How Kanban Might Work to Increase Your Efficiency and Quality
Kanban or the ‘signboard’ demand scheduling is Toyota’s way of implementing the just-in-time (JIT) manufacturing system. It’s not so much a signalling system as a production system that’s dependent on signals. Usually, companies rely on predictions and forecasts for data on when to produce the right product in the right volume. Toyota realized that making wrong predictions and forecasts (as what usually happens) was going to cost them more than they could afford, so they developed a system that works like an intricate cause-and-effect toy.
To implement Kanban, you need a team. This team is going to be cross functional and work with every aspect of your company. We recommend that you take people from every level and aspect of your company. They have to work full time on implementing Kanban. Since the demand scheduling is going to be a system that needs to run of perfect signals, your team has to be on this 100%. Having a team made up of people from all over the organization lends it relevance and an instant connection to anyone in the business. They must be trained well and take the process as dogma.
Before you implement anything and inflict your team on your production line, you must collect data, research and analyse what needs to be done for your company. Although Kanban has universal application, it needs intricate customization and control. Toyota studied each step of its manufacturing process and determined which parts and silos would bottleneck. The first task of the team in full effect as Team K should be to analyse the correct data and determine which metrics they should focus on.
Once your analysis is done, it’s time to measure. Here comes the hard numbers on your inventory. You have to determine how much you need to hold at any given time and how many you need to replenish your stock regularly. The replenishment cycle is the smallest amount you have to keep in stock to keep up with the demand of your customers. You must have lead time, but make sure you reduce that to a minimum so you create flow. Also, you must have a buffer amount. Toyota knew there would be problem so it creates a buffer, just like that extra 5 liters of gas you have in your car when your dial goes to empty.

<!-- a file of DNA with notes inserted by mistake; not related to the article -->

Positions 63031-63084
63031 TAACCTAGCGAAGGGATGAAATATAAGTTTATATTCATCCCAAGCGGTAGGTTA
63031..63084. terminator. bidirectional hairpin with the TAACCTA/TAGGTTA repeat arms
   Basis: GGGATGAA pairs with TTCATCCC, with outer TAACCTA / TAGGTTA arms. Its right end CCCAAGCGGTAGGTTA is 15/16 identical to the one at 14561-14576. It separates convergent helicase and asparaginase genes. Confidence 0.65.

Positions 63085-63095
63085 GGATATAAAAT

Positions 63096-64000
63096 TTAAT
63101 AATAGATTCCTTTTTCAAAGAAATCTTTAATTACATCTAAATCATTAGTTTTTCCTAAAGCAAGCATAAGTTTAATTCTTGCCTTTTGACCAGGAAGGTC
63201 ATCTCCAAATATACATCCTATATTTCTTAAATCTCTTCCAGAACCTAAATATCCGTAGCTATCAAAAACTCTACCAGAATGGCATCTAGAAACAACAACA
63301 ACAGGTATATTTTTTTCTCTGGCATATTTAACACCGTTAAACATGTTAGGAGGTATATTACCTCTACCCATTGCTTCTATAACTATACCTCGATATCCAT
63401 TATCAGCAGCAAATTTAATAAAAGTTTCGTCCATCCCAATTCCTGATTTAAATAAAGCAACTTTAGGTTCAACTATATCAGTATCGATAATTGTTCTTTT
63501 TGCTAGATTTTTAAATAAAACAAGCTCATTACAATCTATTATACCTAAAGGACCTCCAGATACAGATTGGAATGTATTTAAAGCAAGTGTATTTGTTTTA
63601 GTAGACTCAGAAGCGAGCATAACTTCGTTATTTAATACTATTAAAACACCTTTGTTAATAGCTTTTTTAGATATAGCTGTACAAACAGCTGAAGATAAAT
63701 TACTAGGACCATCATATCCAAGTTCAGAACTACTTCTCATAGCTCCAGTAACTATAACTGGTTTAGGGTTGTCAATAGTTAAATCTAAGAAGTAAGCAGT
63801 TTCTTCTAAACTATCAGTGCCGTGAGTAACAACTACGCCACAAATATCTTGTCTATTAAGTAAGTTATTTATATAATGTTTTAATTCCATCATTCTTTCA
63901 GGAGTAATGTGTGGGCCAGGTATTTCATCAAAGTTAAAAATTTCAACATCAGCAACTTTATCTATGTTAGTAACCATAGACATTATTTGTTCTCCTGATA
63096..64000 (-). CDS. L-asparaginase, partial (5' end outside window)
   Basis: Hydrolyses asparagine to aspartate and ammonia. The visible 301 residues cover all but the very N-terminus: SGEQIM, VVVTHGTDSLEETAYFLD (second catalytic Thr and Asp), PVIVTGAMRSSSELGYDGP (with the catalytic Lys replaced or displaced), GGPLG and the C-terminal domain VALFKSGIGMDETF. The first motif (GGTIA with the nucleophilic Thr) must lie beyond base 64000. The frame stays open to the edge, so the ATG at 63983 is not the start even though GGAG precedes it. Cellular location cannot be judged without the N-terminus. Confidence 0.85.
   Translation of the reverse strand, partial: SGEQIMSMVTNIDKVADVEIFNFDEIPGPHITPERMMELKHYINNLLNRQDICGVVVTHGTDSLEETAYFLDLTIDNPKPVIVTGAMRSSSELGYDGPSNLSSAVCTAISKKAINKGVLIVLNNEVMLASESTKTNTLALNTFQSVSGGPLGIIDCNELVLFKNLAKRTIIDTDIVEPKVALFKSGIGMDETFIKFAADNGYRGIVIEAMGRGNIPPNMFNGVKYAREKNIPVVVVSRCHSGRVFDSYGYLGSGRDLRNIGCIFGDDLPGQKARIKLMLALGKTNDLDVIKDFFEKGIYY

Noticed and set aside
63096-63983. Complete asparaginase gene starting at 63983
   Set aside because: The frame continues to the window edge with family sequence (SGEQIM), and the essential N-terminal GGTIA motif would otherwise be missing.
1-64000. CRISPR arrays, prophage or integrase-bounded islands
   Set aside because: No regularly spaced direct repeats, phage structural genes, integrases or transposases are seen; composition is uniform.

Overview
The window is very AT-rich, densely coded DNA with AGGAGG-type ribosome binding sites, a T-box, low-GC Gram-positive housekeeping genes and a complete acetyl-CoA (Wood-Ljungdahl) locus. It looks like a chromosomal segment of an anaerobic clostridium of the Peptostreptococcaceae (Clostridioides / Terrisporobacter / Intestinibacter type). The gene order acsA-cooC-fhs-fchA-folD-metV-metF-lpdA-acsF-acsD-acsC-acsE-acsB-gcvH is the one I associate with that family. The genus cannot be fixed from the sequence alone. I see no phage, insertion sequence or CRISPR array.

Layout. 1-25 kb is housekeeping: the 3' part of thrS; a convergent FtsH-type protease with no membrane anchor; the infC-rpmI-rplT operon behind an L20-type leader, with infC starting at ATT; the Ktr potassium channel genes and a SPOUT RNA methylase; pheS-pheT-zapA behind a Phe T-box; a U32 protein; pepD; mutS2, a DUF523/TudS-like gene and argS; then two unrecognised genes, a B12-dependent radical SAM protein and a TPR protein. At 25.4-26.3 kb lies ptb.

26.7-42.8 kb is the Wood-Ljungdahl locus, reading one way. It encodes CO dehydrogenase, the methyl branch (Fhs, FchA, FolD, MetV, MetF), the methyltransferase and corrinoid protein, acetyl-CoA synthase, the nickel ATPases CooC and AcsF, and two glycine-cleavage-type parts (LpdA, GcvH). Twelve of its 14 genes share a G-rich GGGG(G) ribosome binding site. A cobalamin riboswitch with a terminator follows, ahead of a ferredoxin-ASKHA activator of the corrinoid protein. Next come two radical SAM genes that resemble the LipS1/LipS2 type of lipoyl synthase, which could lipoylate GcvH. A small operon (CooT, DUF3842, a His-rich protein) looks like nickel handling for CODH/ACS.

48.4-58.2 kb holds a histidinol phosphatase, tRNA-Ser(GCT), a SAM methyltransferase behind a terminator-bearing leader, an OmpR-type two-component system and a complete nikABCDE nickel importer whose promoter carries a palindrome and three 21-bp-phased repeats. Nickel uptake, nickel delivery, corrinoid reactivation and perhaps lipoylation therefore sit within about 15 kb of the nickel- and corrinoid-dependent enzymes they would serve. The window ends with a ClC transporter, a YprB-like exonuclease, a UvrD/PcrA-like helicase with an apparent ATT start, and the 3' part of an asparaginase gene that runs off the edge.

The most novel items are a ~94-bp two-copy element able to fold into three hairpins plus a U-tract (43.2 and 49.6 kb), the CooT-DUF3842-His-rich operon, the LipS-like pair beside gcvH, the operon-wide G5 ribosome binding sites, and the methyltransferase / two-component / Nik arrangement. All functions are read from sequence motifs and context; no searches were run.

After the data and numbers, it’s now time to design your K. As we mentioned above, it’s not actually a signalling system. It’s just that you’re going to rely on signals. Sometimes, cards can be a good example but it’s a bit unreliable if people lose the cards. Technology is a great place to start looking for signals. Something as simple as a radio or as advanced as a smartphone can be used to signal your production line and inventory. Toyota adheres to signboards, hence the name of the demand schedule. What’s important is that you choose a system that’s right for you.
After all that, now you have to implement your plan. This starts with training your workers on the basis and premise of Kanban. Then, you have to train them in your design. Keep in mind that they can also identify problems with your design since they’re going to be the ones actually doing it. Be prepared for revisions and welcome them as long as it contributes to the efficiency of signalling. Don’t forget to do a dry-run. Murphy’s law always applies.
Don’t feel disheartened with start-up issues. You should understand that sometimes the staff may not realize the design has started. Sometimes, they might ignore signals simply because they aren’t used to it. Communication snags might jumble the products up or operators willingly manipulate signals to jeopardize the system. Always revise and evaluate. These are the design’s birthing pains; they’re normal.
Auditing shouldn’t be considered finding who to blame but to see if the design is being followed. It is crucial that your audit is accurate or else you may not even know you’re on the way to failing.
In the end, Kanban is a delicate, intricate balance of signals and automated actions to create a harmonious production line that maintains a beautiful number. When implemented correctly and running smoothly, it’s going to be a sublime thing to behold.
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Here is an other article on Toyota Lean Manufacturing Sytems